How to Politely End a Conversation With a Talkative Client (Without Them Noticing)

You just called a client to wish a quick happy birthday.

Forty-five minutes later, you’re listening to Janet tell you about her grandson’s first soccer goal.

It happens.

A good deed gone sour.

Sometimes, you have places to go, people to see, and insurance to sell.

Here are 4 things you can do to get away from a client when you need to.

1. The weasel

If you’re just giving quick call, say what you need to say, and weasel your way out.

Here’s the formula for what to say:

“[Greeting], I really don’t want to keep you, I know you’re [whatever client is doing; if not known, substitute the word “busy”], but I just wanted to [whatever the purpose of the call is].

For example, if you’re calling a client on their birthday, say something like this: “Hey, I really don’t want to keep you, I know you’re busy, but I just wanted to wish you a happy birthday.”

If you’re calling a client to update them on the status of their application, it’s the same concept. “Listen, I really don’t want to keep you, I know you’re getting ready to move, but I just wanted to give you that quick update.”

Works every time.

2. The pre-defined period

This works best if you’re meeting a client for an appointment, a lengthier phone call, or any conversation that will probably last longer than 15 minutes.

When you schedule the appointment, make the length of it clear.

For example, “Alright, Ms. Jackson, I have you down for our 1-hour appointment on next Thursday at 2 o’clock.”

If you’re jumping on a call to finish up an application or something of that nature, begin the call like this: “Hey, I’m so glad you’ve blocked out some time to finish this up with me. It should only take about 20 minutes or so.”

The pre-defined period also works well in conjunction with the weasel, especially if time is running out and there seems to be no end in sight.

3. The quick closer

When you’re ready to close a conversation, use a short word and adjust your inflection to signal completion.

For example, the word “alright” said in a pitch slightly higher than your regular talking voice signals that you’re ready to go.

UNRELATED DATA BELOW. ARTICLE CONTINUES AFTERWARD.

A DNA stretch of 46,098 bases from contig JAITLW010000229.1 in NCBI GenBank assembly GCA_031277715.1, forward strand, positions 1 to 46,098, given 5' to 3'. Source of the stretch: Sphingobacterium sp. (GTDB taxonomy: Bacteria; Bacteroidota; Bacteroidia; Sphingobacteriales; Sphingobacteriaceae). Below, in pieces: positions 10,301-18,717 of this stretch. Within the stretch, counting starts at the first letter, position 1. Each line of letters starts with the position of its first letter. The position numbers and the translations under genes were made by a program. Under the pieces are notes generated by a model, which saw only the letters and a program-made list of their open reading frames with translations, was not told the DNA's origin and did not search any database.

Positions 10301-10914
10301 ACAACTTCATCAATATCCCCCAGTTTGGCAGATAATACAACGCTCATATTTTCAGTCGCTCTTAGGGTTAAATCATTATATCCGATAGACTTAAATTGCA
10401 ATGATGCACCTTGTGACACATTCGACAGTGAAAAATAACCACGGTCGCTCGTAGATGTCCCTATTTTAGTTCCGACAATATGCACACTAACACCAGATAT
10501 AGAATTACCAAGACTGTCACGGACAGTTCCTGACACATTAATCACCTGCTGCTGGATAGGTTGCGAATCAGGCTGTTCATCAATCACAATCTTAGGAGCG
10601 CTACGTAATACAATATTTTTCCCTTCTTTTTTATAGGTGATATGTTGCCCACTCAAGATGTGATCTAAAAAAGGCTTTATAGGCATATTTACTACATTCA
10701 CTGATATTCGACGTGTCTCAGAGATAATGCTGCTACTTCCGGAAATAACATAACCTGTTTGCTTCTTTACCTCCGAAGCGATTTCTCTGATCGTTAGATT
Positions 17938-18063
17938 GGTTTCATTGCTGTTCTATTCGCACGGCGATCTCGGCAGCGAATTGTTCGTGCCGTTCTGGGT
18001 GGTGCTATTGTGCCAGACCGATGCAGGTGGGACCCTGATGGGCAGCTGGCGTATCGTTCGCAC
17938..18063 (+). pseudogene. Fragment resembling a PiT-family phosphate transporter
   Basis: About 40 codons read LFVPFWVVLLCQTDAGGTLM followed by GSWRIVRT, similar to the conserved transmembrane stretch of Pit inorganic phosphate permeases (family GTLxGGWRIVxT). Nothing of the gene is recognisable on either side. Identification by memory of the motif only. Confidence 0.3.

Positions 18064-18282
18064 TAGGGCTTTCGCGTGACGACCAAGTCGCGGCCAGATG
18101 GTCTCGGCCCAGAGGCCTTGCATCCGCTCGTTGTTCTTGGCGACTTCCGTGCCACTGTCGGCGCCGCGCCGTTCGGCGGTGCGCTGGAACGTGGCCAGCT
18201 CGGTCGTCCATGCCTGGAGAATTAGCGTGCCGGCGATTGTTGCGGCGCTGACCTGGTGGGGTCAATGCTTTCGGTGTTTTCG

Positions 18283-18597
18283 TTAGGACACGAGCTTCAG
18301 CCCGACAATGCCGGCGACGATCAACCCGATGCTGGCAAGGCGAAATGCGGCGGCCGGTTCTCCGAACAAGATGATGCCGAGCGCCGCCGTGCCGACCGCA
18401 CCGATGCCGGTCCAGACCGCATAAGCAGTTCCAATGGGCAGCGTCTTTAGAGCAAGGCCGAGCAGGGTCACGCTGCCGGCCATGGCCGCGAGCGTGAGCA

Extra points if it’s slightly louder and somewhat sing-songy. Go ahead. Try it.

Another good word is “well.”

For example, “Well… sounds good!”

The way the word is said almost sounds like, “Welp!” The mouth closes abruptly at the end of the word. Try saying the word in both ways — “well” and “welp.”

Do you sense the finality of the latter?

It’s the universal signal that the conversation is closing up.

See it in action here:

It’s even better if you use one of these closers with a statement about the next steps.

For example, “Well, I think I have everything I need. I’ll submit this application and will let you know the verdict as soon as I can.”

4. The one-sider

If you just need to relay some information to a client, and they don’t answer the phone call, it can be tricky.

You leave your voicemail, and an array of unsavory things can happen:

  • You risk missing their call back
  • You play an annoying game of phone tag
  • You get stuck on the phone before an important meeting

The easy way to avoid this is to give a one-sided voicemail.

Here’s how it works.

“Hi Mr. Johnson, I wanted to give you a quick call to wish you a happy birthday. Just wanted you to know I was thinking of you. Don’t worry about returning the call — just enjoy your day! Alright, talk to you later. Bye.”

The key line here is “don’t worry about returning the call.” However, make sure to sandwich it between two nice statements to ensure it isn’t taken the wrong way.

You can see in the example above that the key line is surrounded by “I was thinking of you” and “enjoy your day.”

This is a surefire way to make sure your client gets your message while avoiding any callback problems.

Do you have any stories? Put them in the comments below!

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